How to Avoid Being Housepoor
3 minute read
March 24, 2014


housepoor You’ve decided that you are ready to purchase your first home. You’ve done your research, saved money for a down payment, and know where you’d like to purchase your first home. Overall this is an exciting time, but it is natural to still feel apprehension about the biggest purchase you’ll ever make. Making a mortgage payment every month is nothing to scoff at. Many first time buyers find themselves house poor after adjusting to their new home mortgage payments.

Here are some ways to assure that you can still maintain the lifestyle you’re accustomed to while living in a home you’re proud of:

Understand where your money is allocated.

Most likely your housing expenses are going to increase after purchasing a home. You will now be responsible for a mortgage payment, real estate taxes, homeowners insurance, and home maintenance. The extra money is going to need to come from someplace and it is recommend that you determine where the money will come from before moving into your new home. Take a look at your spending habits your spending habits and decide where you are willing to make a sacrifice. Perhaps you will eat more dinners at home, or cancel the expensive movie package with your cable provider. It is also possible that you decide you don’t want to make a sacrifice in lifestyle and decide to buy a smaller home or buy in a neighborhood where homes are more affordable. Whatever your decision may be, it is important for you to recognize where your hard earned money will be going and what you are comfortable sacrificing.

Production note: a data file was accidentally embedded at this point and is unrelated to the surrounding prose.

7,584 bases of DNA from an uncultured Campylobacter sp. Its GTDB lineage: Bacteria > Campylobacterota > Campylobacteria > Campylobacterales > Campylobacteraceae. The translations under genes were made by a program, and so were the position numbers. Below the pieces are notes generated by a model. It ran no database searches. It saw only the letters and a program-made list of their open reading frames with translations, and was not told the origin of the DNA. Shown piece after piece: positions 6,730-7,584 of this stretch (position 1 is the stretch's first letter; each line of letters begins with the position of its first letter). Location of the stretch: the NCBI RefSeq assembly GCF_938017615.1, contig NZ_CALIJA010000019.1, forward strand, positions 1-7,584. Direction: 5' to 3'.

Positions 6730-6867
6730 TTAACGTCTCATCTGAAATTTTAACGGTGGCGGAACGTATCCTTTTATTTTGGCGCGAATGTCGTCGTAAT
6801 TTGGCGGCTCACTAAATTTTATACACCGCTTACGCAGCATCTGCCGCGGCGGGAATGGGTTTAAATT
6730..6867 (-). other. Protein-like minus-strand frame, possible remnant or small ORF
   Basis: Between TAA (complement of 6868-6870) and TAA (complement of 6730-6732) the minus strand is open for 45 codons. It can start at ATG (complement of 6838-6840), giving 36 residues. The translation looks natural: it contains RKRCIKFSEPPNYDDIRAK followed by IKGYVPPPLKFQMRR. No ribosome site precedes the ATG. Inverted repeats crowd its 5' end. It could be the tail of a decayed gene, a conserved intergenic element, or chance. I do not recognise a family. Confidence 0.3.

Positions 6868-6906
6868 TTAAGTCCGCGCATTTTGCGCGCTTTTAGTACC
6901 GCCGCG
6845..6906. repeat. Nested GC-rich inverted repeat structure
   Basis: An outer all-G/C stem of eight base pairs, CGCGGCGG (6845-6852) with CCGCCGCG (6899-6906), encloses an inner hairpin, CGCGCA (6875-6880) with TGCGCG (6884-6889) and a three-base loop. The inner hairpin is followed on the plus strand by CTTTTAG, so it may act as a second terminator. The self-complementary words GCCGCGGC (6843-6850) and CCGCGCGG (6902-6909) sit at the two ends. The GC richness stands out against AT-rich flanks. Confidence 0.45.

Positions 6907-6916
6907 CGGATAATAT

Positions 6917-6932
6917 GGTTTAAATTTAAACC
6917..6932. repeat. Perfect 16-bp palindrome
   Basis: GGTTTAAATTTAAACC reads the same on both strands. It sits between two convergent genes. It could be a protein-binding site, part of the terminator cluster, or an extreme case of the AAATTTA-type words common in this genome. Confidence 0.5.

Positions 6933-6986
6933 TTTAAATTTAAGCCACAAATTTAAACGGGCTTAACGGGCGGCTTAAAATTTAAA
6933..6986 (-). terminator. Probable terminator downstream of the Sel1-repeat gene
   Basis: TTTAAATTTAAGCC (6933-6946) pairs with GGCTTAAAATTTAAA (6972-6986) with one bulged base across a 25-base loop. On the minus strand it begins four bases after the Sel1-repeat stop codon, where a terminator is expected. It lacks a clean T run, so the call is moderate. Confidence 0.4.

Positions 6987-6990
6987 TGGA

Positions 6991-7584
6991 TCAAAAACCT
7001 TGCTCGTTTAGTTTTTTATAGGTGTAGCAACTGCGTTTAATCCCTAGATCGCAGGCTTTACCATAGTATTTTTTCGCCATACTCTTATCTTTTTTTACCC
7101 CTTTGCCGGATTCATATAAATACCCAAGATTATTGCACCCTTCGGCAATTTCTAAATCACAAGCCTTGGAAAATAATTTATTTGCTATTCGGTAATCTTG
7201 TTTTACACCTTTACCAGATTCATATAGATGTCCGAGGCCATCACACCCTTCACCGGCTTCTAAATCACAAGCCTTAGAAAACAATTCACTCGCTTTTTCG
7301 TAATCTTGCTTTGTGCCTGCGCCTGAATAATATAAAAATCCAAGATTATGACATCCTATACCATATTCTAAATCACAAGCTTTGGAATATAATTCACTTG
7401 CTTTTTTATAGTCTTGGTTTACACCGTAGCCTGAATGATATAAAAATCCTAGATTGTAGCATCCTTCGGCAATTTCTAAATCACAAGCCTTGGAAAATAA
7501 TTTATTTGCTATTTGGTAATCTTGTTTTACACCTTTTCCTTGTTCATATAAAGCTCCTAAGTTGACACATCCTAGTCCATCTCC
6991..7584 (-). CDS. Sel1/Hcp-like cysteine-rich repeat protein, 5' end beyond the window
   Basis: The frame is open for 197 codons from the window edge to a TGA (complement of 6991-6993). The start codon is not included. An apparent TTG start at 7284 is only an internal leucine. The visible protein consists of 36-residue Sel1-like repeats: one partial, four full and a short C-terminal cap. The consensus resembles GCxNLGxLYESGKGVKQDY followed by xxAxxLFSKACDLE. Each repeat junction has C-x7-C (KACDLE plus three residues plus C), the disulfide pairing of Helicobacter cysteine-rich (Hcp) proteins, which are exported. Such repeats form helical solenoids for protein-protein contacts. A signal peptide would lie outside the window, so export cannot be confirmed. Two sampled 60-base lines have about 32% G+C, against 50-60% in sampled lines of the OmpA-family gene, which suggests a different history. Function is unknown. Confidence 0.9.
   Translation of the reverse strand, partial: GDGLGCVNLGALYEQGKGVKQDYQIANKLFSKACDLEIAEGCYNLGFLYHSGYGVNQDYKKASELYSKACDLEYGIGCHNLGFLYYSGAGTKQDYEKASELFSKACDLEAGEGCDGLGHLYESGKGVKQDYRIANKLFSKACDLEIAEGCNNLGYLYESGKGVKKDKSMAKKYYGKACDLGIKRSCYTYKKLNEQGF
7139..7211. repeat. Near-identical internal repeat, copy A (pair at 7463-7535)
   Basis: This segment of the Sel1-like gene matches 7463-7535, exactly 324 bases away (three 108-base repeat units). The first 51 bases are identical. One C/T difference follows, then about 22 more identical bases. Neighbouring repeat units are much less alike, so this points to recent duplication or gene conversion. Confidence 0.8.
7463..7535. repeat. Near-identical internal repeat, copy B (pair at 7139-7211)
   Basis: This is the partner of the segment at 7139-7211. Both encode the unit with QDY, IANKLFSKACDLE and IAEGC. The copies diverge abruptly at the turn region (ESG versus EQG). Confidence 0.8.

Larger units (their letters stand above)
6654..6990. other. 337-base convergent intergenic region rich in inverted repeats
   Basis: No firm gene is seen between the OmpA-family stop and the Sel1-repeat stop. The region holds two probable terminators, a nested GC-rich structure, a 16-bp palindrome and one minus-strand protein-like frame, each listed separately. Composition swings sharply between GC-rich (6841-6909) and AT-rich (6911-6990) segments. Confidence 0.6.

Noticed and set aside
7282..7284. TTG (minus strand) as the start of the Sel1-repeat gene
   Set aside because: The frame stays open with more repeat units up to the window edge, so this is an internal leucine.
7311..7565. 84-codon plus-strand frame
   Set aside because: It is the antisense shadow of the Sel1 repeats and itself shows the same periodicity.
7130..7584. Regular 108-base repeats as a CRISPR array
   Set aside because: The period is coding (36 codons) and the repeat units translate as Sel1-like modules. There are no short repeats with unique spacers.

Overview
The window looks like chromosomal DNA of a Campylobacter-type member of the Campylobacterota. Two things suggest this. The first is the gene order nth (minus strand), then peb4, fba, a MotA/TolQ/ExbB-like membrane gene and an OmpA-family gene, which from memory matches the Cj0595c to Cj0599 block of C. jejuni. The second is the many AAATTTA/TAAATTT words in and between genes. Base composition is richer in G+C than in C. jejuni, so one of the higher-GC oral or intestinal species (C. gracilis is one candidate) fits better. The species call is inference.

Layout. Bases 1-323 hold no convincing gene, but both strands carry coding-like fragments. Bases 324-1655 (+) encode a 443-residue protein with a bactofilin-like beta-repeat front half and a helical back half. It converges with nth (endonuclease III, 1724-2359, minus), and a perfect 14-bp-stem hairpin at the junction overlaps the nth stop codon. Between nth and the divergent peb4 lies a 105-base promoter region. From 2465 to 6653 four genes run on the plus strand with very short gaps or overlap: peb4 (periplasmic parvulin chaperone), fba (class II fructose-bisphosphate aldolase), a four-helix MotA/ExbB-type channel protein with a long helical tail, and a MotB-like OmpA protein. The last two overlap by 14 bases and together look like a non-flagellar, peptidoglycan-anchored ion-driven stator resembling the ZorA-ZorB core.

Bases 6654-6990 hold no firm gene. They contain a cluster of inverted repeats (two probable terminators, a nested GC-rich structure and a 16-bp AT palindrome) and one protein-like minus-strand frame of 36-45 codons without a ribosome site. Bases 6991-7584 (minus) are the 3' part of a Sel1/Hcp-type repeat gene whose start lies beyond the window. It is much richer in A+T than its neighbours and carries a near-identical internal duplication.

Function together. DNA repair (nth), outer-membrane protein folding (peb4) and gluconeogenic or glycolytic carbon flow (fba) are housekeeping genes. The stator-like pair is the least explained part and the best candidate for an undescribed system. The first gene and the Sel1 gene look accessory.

Make sure your mortgage payment does not exceed 40% of your net income.

This idea comes down to numbers. If you’re take home pay is $5,000 monthly, you should try to assure that your mortgage payment  does not exceed $2,000. If your real estate taxes and homeowner’s insurance are not included in your mortgage payment, do not forget to factor that in as well. Taxes and insurance can add up to another several hundred dollars per month.

Don’t forget to factor in utilities.

Many homebuyers overlook how much their utilities will cost in their new home. Account for the size of the house and the type of heating and cooling it has. Inquire with your realtor about how much utilities can cost in a home this size and if there are any special circumstances with utilities in that given location. You can also ask the existing homeowners about how much their utilities cost monthly. Gathering this information before purchasing the home will help lessen any sticker shock when that first utility bill arrives.

Don’t overspend on new items for the house.

When you receive the keys to your new house it can be very tempting to going on a spending splurge. Naturally that garage needs a pretty new car to park in it and the furniture possibilities are endless. Resist the temptation of 18 months interest free financing on appliances and furniture. While it sounds very attractive in the store it is a quick way to increase your monthly obligations, and decrease your freedom of enjoying life outside the home.
Keeping perspective on how much homeownership costs is integral to being able to enjoy your home and the lifestyle you are accustomed to. Follow these steps to ensure that you can equally love your home while being able to afford it.

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